What am I missing in governance?
Good governance seems to be one of the most powerful mechanisms we have to achieve good results. There are two separate outcomes we hope governance will achieve:
- Effectiveness: the organization will be wisely guided (We have all heard of examples of incompetent boards who failed to prevent organizations making large, easily avoidable mistakes.)
- Goodness: the organization will look out for the best interests of key stakeholders (We have all heard of boards who have let leaders abuse their power; of in the case of regulators, let the interests of the groups being regulated come before the interests of the public.
Here’s another thought: we see huge variation in the effectiveness of governance. Wherever there is huge variation there is an opportunity to learn from the good end of the distribution, and pull up the bottom end.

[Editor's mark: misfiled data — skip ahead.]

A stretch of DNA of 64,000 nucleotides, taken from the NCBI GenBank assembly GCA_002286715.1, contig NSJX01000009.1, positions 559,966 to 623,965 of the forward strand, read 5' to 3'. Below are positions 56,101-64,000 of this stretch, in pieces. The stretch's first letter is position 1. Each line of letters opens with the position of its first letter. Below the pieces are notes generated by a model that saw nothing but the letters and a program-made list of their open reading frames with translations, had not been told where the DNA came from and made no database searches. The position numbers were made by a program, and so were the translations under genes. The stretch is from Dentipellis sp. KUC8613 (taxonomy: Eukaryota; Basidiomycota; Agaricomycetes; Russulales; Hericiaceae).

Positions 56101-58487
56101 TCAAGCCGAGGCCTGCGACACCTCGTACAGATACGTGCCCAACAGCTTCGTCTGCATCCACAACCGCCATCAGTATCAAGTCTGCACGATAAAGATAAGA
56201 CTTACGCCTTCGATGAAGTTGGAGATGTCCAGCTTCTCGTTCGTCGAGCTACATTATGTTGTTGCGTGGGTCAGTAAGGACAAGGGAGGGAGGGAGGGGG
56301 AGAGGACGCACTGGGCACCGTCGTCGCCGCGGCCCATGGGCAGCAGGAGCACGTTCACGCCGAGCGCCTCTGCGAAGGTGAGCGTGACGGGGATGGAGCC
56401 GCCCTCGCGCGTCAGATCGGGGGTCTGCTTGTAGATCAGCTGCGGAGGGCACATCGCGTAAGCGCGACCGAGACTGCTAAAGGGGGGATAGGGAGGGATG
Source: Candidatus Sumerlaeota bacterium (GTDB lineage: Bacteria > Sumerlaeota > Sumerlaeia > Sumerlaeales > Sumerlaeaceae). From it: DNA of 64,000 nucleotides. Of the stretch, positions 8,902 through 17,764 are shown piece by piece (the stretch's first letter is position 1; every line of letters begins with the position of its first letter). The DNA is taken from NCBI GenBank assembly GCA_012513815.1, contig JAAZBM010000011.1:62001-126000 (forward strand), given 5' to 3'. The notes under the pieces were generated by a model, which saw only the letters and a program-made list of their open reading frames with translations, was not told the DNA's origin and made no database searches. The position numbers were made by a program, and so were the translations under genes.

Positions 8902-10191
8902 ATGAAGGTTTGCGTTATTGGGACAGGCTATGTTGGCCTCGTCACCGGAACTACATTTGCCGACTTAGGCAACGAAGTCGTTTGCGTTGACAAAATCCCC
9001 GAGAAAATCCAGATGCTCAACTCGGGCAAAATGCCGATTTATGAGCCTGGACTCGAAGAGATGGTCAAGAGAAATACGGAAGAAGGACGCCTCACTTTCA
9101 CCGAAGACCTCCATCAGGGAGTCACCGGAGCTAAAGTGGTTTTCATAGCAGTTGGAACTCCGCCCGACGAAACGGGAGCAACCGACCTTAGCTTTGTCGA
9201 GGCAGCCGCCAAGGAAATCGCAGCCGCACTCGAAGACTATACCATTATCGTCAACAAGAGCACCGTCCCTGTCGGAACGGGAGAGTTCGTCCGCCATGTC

In my mind, getting better governance of all kinds of organizations should be a high priority for people trying to drive change in the world.
But I’m a little uncomfortable with the strategy of adding more layers of watchers telling the workers what to do. Deming was famously critical of too much management oversight, workers needed empowerment not tighter control.
There is also the question of how feasible it is to design “goodness” into a board or similar body. It is the old “who watches the watchers” problem.
One might argue that Singapore is better governed than Nigeria for reasons that run far, far deeper than how boards and other oversight bodies are comprised and managed. If this is the case then the lever to drive change is those other factors not governance.
Leaving me wondering…
On top of the usual practical questions about how to run a board, there is the bigger question of whether I am hoping for too much from this lever and overlooking something else even more powerful.